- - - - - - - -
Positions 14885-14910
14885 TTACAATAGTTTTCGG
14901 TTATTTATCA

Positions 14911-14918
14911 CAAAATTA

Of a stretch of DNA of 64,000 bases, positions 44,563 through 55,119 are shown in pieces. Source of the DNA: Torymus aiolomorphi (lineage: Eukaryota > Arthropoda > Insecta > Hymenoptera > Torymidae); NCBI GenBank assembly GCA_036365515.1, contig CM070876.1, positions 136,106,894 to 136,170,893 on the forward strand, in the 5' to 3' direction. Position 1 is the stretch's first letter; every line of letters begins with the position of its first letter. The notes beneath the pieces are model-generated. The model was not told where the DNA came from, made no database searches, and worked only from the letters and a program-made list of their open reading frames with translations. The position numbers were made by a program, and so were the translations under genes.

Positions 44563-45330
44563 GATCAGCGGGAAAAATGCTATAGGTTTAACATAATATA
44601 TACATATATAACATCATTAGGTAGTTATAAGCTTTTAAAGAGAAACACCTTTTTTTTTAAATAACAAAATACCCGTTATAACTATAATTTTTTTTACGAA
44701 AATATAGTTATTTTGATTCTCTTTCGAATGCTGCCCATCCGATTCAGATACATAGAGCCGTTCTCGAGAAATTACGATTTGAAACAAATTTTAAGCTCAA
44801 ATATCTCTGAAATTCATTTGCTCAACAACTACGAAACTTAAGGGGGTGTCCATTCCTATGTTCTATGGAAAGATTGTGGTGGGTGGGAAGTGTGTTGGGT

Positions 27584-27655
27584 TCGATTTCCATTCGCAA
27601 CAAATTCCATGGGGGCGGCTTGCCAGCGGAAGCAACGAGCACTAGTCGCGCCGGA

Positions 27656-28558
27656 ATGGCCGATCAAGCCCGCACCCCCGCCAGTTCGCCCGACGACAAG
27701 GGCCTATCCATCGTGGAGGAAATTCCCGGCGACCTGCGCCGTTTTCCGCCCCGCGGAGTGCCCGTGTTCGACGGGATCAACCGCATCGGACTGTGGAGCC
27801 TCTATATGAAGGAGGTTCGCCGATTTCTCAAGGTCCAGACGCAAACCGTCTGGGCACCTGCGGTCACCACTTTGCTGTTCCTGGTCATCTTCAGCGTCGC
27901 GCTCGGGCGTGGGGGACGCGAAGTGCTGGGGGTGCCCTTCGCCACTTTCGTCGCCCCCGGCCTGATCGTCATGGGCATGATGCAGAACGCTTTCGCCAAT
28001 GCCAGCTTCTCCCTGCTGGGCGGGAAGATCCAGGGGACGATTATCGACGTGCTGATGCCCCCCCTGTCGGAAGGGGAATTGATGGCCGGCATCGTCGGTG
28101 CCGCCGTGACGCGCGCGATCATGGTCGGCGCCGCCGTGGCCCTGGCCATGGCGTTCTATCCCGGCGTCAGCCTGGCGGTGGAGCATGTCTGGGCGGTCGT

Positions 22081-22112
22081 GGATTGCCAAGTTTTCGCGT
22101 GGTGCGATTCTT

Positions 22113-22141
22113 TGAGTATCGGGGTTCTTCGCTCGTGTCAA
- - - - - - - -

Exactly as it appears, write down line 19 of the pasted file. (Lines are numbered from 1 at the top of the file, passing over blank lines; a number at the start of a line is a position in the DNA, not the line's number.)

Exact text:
27901 GCTCGGGCGTGGGGGACGCGAAGTGCTGGGGGTGCCCTTCGCCACTTTCGTCGCCCCCGGCCTGATCGTCATGGGCATGATGCAGAACGCTTTCGCCAAT